The Scottish Football Association (SFA) could have been left bankrupt by the Thatcher government’s plans to pull out of the World Cup in 1982 – amid fears that they might have played adversary Argentina, new documents have revealed.
In a report released by the National Archives, Michael Heseltine, the cabinet minister with responsibility for sport at the time, revealed that costs incurred from pulling out of the championship could have financially crippled the SFA and its Northern Irish counterpart.
The papers show that while Conservative ministers believed the prospect of such a sporting clash would be “unacceptable” to their own party, they did not want to pick up the bill if the football authorities were left out of pocket. England, Scotland and Northern Ireland all qualified for the 1982 World Cup in Spain.
In the report, Mr Heseltine warned: “In Britain, some footballers/administrators have expressed concern at playing in a competition with Argentina. There is some feeling in our own party that this would be unacceptable.”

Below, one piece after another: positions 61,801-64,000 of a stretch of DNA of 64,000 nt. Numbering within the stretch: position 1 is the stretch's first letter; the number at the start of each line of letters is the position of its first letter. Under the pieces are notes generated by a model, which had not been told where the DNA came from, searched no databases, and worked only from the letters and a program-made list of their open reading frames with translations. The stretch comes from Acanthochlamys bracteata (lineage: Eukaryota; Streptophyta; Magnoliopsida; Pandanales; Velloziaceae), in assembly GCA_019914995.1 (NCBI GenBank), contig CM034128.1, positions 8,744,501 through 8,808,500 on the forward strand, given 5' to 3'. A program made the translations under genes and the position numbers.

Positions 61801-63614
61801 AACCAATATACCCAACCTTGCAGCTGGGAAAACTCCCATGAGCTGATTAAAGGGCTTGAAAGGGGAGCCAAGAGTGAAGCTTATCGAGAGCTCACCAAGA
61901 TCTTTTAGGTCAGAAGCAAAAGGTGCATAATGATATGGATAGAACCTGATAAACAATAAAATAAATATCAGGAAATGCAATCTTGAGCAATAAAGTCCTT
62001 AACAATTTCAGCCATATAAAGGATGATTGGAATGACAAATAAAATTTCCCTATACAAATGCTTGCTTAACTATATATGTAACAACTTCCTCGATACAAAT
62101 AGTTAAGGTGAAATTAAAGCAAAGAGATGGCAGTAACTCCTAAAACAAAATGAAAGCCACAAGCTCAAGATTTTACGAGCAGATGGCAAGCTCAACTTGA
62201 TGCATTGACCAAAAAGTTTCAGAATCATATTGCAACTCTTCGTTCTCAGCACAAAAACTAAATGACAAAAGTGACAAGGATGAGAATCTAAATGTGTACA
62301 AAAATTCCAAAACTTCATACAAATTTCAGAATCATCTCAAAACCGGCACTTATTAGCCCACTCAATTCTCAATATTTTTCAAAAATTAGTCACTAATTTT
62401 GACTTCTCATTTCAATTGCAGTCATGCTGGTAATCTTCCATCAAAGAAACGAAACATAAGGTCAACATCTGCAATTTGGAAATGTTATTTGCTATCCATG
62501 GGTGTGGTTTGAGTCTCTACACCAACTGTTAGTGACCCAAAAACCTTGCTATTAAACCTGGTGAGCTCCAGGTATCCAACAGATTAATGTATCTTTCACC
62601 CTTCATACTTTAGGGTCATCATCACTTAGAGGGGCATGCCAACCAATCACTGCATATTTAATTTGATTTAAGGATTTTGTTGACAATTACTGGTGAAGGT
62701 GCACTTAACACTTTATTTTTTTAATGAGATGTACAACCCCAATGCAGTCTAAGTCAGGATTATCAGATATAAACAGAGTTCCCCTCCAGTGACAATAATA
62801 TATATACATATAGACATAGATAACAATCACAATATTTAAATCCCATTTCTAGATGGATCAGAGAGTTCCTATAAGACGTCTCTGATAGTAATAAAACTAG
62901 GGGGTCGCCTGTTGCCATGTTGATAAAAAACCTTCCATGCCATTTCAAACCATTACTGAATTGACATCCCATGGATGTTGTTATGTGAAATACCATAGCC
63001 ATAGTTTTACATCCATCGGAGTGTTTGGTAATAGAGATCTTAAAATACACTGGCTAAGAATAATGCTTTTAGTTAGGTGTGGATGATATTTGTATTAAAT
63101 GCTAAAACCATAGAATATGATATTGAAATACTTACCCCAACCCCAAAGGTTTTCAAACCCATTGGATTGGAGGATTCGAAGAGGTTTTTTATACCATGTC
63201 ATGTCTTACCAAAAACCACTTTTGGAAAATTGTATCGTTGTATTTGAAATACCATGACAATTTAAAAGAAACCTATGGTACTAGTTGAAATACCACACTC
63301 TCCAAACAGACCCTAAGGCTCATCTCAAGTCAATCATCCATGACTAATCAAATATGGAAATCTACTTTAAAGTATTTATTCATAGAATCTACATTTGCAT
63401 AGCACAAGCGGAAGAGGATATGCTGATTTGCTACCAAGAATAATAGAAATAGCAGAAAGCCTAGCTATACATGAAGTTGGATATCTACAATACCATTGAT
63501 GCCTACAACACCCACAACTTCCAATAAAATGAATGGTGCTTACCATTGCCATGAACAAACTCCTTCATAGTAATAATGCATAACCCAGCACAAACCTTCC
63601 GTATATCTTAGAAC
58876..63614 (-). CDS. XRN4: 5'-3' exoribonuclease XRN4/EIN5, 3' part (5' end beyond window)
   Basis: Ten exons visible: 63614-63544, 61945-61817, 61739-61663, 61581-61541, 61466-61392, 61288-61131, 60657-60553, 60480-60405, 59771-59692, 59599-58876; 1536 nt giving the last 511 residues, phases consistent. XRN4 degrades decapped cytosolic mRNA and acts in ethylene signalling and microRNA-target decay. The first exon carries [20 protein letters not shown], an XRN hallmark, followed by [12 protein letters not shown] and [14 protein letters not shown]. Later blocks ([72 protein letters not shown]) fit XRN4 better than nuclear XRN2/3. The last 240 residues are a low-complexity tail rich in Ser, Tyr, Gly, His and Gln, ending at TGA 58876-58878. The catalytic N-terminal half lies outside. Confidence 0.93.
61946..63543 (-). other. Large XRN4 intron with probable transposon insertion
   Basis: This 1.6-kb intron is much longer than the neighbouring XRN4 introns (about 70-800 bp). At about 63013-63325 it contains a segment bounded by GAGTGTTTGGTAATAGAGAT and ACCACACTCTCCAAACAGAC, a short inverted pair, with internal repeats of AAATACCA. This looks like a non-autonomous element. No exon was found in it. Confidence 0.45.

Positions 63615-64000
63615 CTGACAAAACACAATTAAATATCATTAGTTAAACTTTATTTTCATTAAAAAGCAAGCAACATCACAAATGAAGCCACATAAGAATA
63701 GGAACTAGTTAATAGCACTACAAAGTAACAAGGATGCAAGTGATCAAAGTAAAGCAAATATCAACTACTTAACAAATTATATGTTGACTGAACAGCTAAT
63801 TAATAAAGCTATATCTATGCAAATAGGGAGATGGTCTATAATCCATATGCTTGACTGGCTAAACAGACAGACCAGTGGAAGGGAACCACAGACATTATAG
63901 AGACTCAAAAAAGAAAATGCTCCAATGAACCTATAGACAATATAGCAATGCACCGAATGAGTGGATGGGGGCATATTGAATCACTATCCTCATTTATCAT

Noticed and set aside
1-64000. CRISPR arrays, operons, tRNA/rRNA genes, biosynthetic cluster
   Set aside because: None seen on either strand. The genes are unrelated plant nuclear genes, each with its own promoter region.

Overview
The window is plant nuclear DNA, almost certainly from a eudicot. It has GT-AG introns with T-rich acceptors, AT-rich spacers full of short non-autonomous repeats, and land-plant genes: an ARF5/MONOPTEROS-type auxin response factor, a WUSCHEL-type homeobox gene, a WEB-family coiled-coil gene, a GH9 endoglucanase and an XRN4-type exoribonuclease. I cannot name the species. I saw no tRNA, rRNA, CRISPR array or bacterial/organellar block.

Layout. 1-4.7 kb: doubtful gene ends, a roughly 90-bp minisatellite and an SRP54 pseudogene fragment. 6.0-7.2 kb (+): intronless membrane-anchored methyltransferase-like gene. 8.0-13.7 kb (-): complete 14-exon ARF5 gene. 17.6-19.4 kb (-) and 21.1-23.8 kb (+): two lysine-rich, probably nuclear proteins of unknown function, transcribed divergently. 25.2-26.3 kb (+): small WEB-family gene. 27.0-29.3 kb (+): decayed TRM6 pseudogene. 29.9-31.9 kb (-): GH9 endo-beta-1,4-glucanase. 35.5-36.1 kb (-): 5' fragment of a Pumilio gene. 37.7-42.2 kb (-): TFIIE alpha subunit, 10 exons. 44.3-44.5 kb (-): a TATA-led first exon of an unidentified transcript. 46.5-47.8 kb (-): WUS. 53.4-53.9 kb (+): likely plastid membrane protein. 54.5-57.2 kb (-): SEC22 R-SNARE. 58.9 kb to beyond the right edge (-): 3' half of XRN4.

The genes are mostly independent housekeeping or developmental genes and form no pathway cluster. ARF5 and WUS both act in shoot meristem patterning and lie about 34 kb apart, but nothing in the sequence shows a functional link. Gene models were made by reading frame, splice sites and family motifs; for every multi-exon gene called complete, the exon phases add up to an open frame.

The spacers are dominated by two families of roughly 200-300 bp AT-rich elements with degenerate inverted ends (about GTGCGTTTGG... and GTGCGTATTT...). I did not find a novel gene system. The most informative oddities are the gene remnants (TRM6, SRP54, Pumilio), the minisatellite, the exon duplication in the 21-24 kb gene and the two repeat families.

But he warned that if the teams pulled out, they could be hit with sanctions such as a ban on competing in the 1986 World Cup and a Fifa fine.
The cost of already booked travel and accommodation for the teams, plus players’ wages for unplayed games, would also cost the teams, while he warned that the UK government could end up paying compensation.
“I believe that ministers can continue to argue strongly that Argentina is the aggressor nation and that the onus of withdrawal lies in that direction and not with us,” he wrote.
The government should, he concluded, stay their hand while they waited to see how events turned out on the battlefield. In the event, the conflict ended and the Argentines surrendered just as the tournament was starting. The three UK sides and Argentina were all eliminated without having to play each other.